Life & Leisure

Americans celebrate Thanksgiving with tightened purse strings

By Sara Soteras i Acosta

Washington, Nov 24 (EFE).- Many Americans on Thursday were celebrating Thanksgiving, the country’s main holiday, with their belts tightened amid soaring inflation that has seen the price of the average shopping basket rise by 20%.

This year, a meal for 10 people will average about $64 compared to $53 last year, according to a survey by the American Farm Bureau Federation, a lobby group for the agricultural industry.

The Bureau’s chief economist, Roger Cryan, told Efe that this year saw the largest annual increase in the average cost of food for the holiday season.

Turkey, the star of every Thanksgiving table, makes up a hefty portion of the bill; in 2022, prices for the bird rose by 21% compared to last year.

This is mostly due to inflation of around 8%, said Cryan, who also mentioned supply chain problems, the war in Ukraine and challenges facing farmers and ranchers, such as the rising cost of fuel and feed, as well as avian flu affecting poultry concerns.

In supermarkets across the US, customers have even considered stepping away from tradition and not getting a turkey at all, such is the hit on many people’s wallets.

While Thanksgiving staples such as turkey, stuffing and pumpkin pie mix have seen a rise in price, fresh cranberries are down 14% this year, as the harvest was also 5% larger than in 2021, Cryan said.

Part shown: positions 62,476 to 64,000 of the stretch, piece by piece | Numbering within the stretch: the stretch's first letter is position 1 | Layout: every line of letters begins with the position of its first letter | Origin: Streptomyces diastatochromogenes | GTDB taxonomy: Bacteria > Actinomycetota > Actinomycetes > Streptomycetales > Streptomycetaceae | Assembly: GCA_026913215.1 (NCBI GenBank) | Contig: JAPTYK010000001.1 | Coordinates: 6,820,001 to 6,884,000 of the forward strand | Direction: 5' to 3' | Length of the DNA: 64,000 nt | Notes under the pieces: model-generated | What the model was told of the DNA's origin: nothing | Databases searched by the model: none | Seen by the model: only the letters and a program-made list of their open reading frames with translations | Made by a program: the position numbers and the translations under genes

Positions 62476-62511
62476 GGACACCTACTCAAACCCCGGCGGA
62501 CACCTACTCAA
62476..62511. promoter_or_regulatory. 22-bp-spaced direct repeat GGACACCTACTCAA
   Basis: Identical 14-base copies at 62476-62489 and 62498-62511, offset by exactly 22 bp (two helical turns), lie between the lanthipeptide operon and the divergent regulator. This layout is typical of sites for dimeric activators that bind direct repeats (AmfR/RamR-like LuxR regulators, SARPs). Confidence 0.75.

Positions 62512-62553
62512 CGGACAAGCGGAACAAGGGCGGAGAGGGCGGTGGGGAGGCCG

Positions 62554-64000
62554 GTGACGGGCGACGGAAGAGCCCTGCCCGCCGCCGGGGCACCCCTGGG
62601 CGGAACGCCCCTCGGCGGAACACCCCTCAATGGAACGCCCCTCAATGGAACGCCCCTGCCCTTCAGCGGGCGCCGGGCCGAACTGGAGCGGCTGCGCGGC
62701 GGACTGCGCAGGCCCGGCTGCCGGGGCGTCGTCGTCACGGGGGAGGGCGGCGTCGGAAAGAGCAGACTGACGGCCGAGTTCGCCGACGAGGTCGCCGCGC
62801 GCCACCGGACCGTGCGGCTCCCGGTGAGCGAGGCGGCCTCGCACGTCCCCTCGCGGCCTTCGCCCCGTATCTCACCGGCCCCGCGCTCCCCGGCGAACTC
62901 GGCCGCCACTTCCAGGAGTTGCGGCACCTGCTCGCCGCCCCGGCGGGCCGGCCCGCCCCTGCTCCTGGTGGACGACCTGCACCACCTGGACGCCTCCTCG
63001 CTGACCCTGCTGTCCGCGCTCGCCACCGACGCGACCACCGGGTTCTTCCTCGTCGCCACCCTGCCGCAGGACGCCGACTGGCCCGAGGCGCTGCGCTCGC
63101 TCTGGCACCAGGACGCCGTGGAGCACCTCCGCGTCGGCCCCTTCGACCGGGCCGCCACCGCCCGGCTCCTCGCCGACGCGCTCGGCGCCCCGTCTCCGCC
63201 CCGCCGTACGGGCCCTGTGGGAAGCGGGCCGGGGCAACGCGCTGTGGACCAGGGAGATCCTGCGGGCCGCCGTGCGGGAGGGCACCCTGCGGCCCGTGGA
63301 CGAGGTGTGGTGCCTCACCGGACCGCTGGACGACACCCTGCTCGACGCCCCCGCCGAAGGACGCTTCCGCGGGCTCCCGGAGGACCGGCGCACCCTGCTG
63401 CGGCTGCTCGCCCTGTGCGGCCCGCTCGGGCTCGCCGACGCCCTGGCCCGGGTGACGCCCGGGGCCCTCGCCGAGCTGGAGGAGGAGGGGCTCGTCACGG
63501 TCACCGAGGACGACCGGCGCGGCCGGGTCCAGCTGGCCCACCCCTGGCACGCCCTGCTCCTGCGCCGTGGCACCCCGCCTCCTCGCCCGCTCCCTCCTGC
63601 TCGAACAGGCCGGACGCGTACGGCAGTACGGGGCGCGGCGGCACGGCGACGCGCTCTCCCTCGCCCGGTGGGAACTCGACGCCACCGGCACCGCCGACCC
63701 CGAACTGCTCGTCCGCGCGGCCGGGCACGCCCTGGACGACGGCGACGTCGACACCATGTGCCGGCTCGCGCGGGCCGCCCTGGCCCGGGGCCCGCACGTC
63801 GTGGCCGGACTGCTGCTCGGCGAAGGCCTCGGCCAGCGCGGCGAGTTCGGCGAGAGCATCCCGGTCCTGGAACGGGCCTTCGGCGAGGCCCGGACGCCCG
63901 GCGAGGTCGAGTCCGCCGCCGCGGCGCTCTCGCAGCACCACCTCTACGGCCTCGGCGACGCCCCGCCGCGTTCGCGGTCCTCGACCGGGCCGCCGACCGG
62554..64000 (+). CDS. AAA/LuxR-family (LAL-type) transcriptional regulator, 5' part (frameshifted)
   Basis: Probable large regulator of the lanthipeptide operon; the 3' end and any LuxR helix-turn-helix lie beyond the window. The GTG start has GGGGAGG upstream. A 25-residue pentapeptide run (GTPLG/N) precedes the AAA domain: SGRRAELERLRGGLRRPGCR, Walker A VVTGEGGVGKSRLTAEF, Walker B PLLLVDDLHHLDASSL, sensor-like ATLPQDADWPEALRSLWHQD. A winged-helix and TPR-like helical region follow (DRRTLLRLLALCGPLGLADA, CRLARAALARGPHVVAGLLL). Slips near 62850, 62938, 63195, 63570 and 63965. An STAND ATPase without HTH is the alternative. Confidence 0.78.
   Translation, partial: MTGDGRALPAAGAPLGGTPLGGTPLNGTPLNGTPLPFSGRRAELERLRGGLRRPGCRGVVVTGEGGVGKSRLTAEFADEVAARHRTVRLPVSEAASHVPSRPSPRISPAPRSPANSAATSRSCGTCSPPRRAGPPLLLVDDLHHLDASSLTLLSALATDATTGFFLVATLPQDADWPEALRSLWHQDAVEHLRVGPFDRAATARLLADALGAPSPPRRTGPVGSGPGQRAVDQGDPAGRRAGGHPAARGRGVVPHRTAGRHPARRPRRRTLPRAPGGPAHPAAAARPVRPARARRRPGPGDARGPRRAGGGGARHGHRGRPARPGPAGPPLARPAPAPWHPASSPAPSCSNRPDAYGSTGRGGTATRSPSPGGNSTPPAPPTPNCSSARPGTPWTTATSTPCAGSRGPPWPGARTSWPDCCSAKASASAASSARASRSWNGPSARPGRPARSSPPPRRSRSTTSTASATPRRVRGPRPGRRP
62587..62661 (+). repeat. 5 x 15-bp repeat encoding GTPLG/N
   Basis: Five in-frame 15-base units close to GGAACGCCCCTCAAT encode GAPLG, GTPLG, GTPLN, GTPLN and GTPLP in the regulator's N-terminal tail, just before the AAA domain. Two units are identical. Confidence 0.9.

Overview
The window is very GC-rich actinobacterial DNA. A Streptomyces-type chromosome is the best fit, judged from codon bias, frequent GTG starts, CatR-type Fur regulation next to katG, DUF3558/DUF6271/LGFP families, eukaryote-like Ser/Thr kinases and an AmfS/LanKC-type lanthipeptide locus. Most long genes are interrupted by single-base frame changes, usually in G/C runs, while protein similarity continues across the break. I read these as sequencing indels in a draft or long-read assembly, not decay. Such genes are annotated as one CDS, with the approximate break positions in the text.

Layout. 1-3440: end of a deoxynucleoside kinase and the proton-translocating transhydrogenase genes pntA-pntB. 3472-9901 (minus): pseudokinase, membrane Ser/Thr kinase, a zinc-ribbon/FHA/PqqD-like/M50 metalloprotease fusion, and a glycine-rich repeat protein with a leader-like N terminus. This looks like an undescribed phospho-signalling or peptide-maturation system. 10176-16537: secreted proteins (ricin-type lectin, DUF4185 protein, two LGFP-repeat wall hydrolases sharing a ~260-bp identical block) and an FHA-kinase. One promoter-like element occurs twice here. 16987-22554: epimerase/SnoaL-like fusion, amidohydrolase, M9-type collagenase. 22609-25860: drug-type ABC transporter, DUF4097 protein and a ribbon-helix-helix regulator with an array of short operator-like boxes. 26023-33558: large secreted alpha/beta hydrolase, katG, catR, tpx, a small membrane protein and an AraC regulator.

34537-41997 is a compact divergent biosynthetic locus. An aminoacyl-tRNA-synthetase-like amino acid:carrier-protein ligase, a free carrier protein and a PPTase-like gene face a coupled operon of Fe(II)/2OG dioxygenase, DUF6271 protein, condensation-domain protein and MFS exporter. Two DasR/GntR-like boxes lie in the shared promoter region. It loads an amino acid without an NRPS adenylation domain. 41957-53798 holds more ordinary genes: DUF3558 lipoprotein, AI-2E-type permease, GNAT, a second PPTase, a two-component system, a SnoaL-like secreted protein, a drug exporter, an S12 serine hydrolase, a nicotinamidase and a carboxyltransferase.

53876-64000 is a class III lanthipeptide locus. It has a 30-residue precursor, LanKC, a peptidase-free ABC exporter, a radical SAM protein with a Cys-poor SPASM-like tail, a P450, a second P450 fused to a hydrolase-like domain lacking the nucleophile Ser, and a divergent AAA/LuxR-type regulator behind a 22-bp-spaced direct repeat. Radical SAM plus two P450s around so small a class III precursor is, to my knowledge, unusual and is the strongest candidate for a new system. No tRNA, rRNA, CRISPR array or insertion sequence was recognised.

According to the Farm Bureau’s chief economist, since the release of the survey a week ago, there has been some good news for Americans with a 14% drop in the price of frozen turkey.

Another report from economists at Wells Fargo bank argues that the difference between eating out or staying in for Thanksgiving is not as pronounced as it once was, as one “could spend the same on a dish served at a restaurant as preparing it at home.”

It is not only food that is bearing the brunt of inflation; the cost of gas, cars, rent and electricity were all affected this year, economist Richard Roberts, a professor at Monmouth University (New Jersey) and former Federal Reserve executive, told EFE.

Roberts believes that the strong inflation was partly the result of “good intentions”, although he acknowledged the role of “excessive measures” adopted in Congress and by the Federal Reserve to boost spending in the wake of Covid.

The squeeze has also led to many being unable to travel home to celebrate the holiday with their families due to the high price of flights.Despite the rise in fuel prices, the American Automobile Association has predicted that more people will drive home this year, such is the expense associated with flying. EFE


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